COP19: NGO delegates walk out of Warsaw climate talks in protest

A massive walk-out of 800 delegates from non-governmental organisations characterised the second-last day of the 19th Conference of the Parties (COP19) to the Kyoto Protocol in Warsaw, Poland, on Thursday. The delegates were protesting against the low ambition of the conference, the influence of dirty energy and the lack of new financing.

China led 132 countries in a similar walk-out the day before in protest against the lack of progress on funding for "loss and damage". This is the argument at the core of the previous 18 such annual meetings – the developing world wants the developed world to pay for current and future environmental damage from climate change. They say the mostly Western countries are responsible for the majority of global greenhouse gas emissions, so should take responsibility for the environmental damage caused. 

Chief Phillippine negotiator Naderev "Yeb"​ Sano has been fasting for the past 11 days of the conference in support of this argument. Sano's delegation opened COP19 when the fallout from Typhoon Haiyan was still unknown, saying climate change would make these disasters a new normal. "We refuse, as a nation, to accept a future where super typhoons like Haiyan become a fact of life," he said.

The lack of expectations meant the conference started with little hype and great concern that host country Poland generates 90% of its energy from coal. The country was holding a conference on coal at the same time as the climate talks. 

What little hope there is stems from the Durban Platform agreement thrashed out in the early hours the day after COP17 concluded in 2011. It sets out the process by which all parties to the UN Framework Convention on Climate Change will commit to a new, legally binding agreement to reduce greenhouse gas emissions. The global agreement has to be agreed on by 2015 and in force by 2020, which made it imperative that delegates thrash out a large part of the draft version this year for consideration at next year's COP20 in Lima, Peru. 


Poor example
The Green Climate Fund exemplifies the problems being experienced in the developing world and by environmental organisations. The fund is supposed to make $100-billion a year available by 2020 to help countries adapt to climate change. But as that is still seven years away, countries are requesting "fast start" financing to help them deal with climate change now. But little progress has been made and the fund remains virtually empty.

Political changes in some of the world's biggest carbon emitting nations have lowered expectations as they pull back from promises to lower emissions. Australia, which has elected a government that does not believe in human-driven climate change, has pulled out of all promises. Canada has lauded this and pulled out of the Kyoto Protocol. Japan has lowered its targets and Europe is refusing to increase its emission reduction targets. The United States has pushed through laws only by bypassing Congress through executive orders.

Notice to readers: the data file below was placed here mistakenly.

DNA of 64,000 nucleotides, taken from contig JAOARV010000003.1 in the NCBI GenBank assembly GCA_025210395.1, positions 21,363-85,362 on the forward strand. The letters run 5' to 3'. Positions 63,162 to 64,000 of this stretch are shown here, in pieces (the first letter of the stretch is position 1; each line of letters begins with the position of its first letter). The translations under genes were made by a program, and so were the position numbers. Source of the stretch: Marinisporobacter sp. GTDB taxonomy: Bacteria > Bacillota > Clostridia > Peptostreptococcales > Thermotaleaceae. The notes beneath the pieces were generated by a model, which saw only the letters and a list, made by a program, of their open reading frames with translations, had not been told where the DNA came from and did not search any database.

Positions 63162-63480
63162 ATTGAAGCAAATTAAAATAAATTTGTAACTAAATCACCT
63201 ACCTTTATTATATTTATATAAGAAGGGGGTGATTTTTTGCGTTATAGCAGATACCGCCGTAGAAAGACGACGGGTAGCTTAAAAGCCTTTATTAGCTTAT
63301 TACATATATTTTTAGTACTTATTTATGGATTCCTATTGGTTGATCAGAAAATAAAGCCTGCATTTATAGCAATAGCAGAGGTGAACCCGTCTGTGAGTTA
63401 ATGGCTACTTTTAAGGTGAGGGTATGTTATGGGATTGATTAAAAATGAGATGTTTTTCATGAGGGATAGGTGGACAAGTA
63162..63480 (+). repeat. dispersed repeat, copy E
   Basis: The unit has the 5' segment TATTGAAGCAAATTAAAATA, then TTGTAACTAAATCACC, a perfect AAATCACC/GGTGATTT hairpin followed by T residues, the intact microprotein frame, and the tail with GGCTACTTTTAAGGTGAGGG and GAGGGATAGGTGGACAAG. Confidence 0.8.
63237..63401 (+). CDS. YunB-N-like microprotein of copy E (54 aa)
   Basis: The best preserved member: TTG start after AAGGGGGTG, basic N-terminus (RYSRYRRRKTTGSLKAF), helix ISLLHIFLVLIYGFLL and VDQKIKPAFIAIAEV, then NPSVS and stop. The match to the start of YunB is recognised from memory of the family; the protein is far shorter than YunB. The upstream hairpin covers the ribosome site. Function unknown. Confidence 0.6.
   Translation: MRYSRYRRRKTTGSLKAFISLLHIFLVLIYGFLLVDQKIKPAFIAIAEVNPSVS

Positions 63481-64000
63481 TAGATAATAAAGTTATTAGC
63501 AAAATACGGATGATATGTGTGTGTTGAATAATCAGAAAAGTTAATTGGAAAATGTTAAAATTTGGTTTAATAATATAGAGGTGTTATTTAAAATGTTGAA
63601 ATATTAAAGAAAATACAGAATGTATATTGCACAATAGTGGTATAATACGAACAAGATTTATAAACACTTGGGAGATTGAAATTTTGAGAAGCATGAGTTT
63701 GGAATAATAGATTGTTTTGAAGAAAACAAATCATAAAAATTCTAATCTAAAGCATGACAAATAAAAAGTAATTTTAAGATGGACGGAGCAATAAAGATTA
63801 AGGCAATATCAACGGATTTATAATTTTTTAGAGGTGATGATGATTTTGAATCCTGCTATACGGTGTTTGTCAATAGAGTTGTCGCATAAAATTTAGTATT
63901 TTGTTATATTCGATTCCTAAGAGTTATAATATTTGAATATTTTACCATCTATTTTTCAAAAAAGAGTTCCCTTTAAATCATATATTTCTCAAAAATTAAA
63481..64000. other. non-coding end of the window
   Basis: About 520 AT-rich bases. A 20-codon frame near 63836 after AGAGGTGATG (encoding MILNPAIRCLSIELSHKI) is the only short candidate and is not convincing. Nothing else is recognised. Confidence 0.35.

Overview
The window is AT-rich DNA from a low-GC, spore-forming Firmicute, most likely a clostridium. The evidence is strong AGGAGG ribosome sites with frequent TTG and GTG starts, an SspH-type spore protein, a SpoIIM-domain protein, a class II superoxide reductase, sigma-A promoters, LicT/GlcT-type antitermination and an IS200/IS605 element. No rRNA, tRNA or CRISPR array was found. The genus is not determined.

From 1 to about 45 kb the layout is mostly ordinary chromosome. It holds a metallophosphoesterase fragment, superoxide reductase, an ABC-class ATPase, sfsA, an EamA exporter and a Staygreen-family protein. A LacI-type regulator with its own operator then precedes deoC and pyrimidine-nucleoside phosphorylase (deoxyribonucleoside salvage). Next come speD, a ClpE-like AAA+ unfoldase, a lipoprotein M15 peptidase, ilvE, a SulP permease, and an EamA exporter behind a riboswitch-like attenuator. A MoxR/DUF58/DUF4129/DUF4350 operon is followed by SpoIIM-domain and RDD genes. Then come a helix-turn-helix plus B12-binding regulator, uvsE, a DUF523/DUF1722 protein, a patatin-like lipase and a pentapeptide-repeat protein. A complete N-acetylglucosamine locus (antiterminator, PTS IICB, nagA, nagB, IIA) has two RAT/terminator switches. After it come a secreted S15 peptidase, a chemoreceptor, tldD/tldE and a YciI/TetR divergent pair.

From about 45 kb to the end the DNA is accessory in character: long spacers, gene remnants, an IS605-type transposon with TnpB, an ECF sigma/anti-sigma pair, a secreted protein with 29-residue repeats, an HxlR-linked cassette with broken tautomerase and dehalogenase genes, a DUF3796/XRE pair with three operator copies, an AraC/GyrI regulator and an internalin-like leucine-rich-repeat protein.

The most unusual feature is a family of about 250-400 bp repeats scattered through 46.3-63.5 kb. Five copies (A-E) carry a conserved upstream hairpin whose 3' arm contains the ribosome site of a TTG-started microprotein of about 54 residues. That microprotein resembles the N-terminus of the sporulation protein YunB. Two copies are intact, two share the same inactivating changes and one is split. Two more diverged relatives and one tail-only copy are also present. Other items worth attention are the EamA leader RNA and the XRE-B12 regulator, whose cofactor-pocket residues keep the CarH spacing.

This all comes at a time when the science around climate change has become unequivocal – humans are driving climate change and the world is getting warmer. This year will be the seventh hottest on record. The most recent Intergovernmental Panel on Climate Change report, released in October, concluded that it was "virtually certain" humans are responsible for climate change. 

The World Bank's Turn Down the Heat report said current pledges by nations to lower greenhouse gas emissions – even before some lowered their emission reduction targets – would still see the world 4°C warmer by 2060. Another report by non-governmental climate change organisations, Banking on Coal, found that coal production had increased by 70% since 2000, driven by investment banks in Europe, the US and China.

The 19th Conference of the Parties ends on Friday. And traditionally, the host country has had to lock delegates in a room on the last night to force an agreement so that it can say some success has been achieved.

These are unprecedented times, and the role of media to tell and record the story of South Africa as it develops is more important than ever. But it comes at a cost. Advertisers are cancelling campaigns, and our live events have come to an abrupt halt. Our income has been slashed.

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Sipho Kings
Sipho Kings is the acting editor-in-chief of the Mail & Guardian
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